DANCE OF THE WIND (1997)
DANCE OF THE WIND, an international co-production with other like – minded individuals spread out across countries and sensibilities , is a labour of love by its writer – director Rajan Khosa to his land and its people. In its epilogue, he beautifully lays down its purpose of paying tribute to the ancient Guru – Shishya parampara ( teacher to disciple tradition) that has been constructively ingrained in Indian annals of recollection and exemplification. That is what makes the sentiment personal and relevant, at a cultural crossroad where those values are rapidly eroding and self- centered individualism has overtaken the counsel of elders and their overall wisdom per se.
DANCE OF THE WIND is purely in the Hindustani language despite its title being in the universal English one and scores brownie points with me as it respectfully recreates the painstaking aura of classical music and paints a restrained portrait of an enduring mother – daughter bond ( Kapila Vatsyayan and Kitu Gidwani, the former being a true luminary of the Indian art form for decades) that has thrived within the Guru – Shishya canon, as both are singers of the traditional mould. The younger one carries the responsibility and rightful duty of upholding her musical tenets elegantly, in the wake of her ailing mother’s grim forecast for the future. Practice (riyaaz) and fidelity to those bedrocks define her very being.
So it’s natural that her mother’s death leaves her doubly bereft as she was both her parent and teacher. Life under her comforting shadows was stable and full of forbearance. This void exposes her fragility. Watch the scene where she stops singing in the middle of a concert and henceforth loses her will to sing. The loss leaves her in an almost comatose state as far as her artistic pursuits go.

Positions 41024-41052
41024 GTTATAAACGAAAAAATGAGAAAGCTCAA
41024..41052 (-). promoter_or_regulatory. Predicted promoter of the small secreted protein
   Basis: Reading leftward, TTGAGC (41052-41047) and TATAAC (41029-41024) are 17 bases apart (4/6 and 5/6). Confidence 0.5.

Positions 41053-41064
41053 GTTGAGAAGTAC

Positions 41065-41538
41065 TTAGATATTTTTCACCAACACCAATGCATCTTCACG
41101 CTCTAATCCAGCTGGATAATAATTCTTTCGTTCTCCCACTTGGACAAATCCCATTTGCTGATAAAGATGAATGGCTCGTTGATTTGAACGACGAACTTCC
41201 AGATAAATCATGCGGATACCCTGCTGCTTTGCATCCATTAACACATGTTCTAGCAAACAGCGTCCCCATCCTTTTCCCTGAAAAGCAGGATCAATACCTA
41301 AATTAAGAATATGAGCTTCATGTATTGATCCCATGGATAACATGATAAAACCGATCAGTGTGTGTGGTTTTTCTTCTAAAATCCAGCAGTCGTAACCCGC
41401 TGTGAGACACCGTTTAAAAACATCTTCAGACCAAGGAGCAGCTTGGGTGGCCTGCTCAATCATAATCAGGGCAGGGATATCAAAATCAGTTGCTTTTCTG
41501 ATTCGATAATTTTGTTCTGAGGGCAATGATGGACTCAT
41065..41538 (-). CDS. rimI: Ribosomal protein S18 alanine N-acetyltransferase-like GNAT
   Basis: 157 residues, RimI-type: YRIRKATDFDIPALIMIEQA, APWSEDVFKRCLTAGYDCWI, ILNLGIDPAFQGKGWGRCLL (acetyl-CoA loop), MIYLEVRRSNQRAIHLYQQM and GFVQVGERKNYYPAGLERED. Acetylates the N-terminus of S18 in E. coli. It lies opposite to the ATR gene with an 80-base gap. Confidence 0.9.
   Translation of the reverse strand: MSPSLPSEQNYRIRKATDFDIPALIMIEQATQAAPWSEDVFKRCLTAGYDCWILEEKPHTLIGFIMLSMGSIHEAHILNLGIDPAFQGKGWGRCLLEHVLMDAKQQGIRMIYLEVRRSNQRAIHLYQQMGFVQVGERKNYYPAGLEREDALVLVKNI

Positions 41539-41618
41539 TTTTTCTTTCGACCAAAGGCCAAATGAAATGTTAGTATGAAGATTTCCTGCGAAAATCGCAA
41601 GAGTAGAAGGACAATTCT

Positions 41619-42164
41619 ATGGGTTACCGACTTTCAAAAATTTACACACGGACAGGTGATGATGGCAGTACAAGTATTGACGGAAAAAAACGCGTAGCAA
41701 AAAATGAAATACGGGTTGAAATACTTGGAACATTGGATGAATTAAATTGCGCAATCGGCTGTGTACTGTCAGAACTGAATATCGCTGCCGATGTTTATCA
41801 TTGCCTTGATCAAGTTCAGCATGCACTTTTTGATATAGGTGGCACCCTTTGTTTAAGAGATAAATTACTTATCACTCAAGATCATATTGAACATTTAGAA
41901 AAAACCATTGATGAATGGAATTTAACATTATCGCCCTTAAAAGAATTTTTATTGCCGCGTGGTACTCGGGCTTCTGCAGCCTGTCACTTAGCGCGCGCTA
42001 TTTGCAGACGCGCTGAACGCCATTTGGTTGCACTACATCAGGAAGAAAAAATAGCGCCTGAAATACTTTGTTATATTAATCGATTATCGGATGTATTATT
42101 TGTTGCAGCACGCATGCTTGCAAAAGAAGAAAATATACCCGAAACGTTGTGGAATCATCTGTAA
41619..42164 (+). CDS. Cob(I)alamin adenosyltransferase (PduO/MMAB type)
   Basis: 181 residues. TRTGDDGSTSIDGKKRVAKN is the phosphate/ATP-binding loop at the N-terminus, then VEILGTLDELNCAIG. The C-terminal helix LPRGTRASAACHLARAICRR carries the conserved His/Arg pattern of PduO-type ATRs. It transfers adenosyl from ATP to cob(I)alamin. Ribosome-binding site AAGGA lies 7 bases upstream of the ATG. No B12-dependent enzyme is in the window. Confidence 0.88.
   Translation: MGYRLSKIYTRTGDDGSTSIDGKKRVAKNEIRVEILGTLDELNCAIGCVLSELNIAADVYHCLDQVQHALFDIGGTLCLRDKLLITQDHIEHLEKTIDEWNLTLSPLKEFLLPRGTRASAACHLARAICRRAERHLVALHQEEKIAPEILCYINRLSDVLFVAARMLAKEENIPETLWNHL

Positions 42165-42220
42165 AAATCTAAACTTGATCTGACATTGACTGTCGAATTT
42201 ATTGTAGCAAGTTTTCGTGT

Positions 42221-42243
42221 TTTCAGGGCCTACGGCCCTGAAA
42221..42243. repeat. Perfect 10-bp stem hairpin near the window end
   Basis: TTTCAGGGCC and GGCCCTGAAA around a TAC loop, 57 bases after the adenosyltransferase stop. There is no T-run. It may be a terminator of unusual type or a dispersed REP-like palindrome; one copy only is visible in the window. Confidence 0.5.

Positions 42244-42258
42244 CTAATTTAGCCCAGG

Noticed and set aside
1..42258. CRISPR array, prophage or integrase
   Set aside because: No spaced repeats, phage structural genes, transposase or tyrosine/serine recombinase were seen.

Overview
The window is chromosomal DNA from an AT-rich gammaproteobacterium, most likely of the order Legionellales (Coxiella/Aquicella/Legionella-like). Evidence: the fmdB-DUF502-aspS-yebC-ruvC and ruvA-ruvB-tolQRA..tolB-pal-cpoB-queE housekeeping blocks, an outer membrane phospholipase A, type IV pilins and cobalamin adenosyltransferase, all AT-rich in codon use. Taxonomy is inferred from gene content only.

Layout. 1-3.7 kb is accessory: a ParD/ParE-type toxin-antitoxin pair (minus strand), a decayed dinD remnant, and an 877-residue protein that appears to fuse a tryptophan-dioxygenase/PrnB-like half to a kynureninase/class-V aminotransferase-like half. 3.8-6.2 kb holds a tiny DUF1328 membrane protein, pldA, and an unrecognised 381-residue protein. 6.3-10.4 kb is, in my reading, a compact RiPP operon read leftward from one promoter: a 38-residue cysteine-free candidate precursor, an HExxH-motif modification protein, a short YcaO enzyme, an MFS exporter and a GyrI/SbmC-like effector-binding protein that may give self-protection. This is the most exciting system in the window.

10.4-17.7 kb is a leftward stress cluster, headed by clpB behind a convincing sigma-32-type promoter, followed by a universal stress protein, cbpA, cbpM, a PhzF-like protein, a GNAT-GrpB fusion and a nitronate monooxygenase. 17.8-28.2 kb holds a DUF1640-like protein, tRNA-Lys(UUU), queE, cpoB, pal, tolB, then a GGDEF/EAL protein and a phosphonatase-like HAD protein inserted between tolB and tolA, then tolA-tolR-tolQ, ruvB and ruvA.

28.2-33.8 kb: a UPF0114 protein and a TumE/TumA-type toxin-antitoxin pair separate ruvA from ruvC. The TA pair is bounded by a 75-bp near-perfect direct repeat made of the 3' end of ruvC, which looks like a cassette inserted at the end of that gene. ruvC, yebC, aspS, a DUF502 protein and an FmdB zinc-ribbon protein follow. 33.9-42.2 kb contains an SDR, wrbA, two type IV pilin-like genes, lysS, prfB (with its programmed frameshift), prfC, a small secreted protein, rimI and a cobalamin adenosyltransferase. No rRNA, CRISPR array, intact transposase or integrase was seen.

DANCE OF THE WIND is shot in and around monuments, down to the simple but elegant home where the protagonist stays in and the saris that she wears, further buoyed by every emotion encapsulated within the classical recitals. So it’s characteristically Indian in its interiors and style . But at its core, it’s a film about loss, grief and the challenges of finding an emotional shelter once our only true anchors leave the mortal realm.
A varied touch is given by way of one of the protagonist’s students who sings with her but is equally perched atop essentials of modernity.
Kitu Gidwani, an actor of rare grace, is understated , true to the nature of her upbringing and personal nature shown here . In the scene where she loses her bearings in the market searching for the little girl whom her mother gave her sacred thread to, she is phenomenally adept at portraying her rudderless existence. Her bond with the poor girl who possesses a gift of singing is like the connection forged between two solitary ghosts, left with no guardian to look after them and both are mystified by the enigma of the elderly gypsy who once trained her mother and now lives with the girl. It’s uniquely realized.
A cinema of Loneliness with no definite closure, DANCE OF THE WIND is an underrated gem that deserves to be steered towards discussions among dedicated cinephiles as it’s the work of one such soul ( that is its maker)
It’s made with heart and great sensitivity addressed towards its concerns. It is ultimately imbued with a sense of aesthetics we have yet to see of late .
Together, both these films define the acme of Indian cinematic aesthetics and lyrical directorial abilities.
In the next post, I will write about the other works mentioned in the beginning.